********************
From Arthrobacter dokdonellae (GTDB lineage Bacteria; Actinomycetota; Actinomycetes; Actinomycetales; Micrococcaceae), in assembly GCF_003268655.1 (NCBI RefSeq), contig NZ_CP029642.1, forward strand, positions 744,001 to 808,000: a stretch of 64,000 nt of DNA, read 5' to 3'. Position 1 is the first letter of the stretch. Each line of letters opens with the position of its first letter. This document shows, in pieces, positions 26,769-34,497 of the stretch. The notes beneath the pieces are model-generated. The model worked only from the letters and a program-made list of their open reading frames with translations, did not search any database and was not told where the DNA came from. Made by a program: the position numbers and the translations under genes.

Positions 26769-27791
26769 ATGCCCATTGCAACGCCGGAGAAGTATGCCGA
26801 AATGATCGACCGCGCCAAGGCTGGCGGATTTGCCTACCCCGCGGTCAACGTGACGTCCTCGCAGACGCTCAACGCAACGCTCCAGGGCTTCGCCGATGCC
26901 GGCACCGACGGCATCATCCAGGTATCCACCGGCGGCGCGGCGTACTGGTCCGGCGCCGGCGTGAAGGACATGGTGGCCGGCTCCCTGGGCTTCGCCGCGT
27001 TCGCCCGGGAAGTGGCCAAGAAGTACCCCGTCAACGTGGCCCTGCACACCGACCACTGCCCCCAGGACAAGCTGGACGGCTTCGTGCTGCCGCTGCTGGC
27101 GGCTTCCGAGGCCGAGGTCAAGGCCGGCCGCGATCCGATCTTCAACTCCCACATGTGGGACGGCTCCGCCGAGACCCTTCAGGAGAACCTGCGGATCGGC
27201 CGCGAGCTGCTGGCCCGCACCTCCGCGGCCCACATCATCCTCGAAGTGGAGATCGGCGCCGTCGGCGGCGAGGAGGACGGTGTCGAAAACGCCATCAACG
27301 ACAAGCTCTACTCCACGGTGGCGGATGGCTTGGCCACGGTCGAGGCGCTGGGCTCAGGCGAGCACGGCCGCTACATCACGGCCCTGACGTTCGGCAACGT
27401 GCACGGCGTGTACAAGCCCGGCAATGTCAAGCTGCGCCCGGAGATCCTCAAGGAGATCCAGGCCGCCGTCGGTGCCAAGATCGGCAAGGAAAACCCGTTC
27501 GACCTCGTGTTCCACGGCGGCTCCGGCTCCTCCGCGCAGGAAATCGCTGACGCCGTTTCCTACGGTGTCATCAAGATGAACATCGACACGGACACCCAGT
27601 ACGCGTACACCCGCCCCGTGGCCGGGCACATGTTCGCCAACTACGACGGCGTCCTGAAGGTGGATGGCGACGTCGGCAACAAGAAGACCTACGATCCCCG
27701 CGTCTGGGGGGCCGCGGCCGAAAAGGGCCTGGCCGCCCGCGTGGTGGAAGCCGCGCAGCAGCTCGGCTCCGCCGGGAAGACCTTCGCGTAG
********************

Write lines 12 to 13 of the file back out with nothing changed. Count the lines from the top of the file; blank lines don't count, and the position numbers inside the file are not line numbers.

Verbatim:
27601 ACGCGTACACCCGCCCCGTGGCCGGGCACATGTTCGCCAACTACGACGGCGTCCTGAAGGTGGATGGCGACGTCGGCAACAAGAAGACCTACGATCCCCG
27701 CGTCTGGGGGGCCGCGGCCGAAAAGGGCCTGGCCGCCCGCGTGGTGGAAGCCGCGCAGCAGCTCGGCTCCGCCGGGAAGACCTTCGCGTAG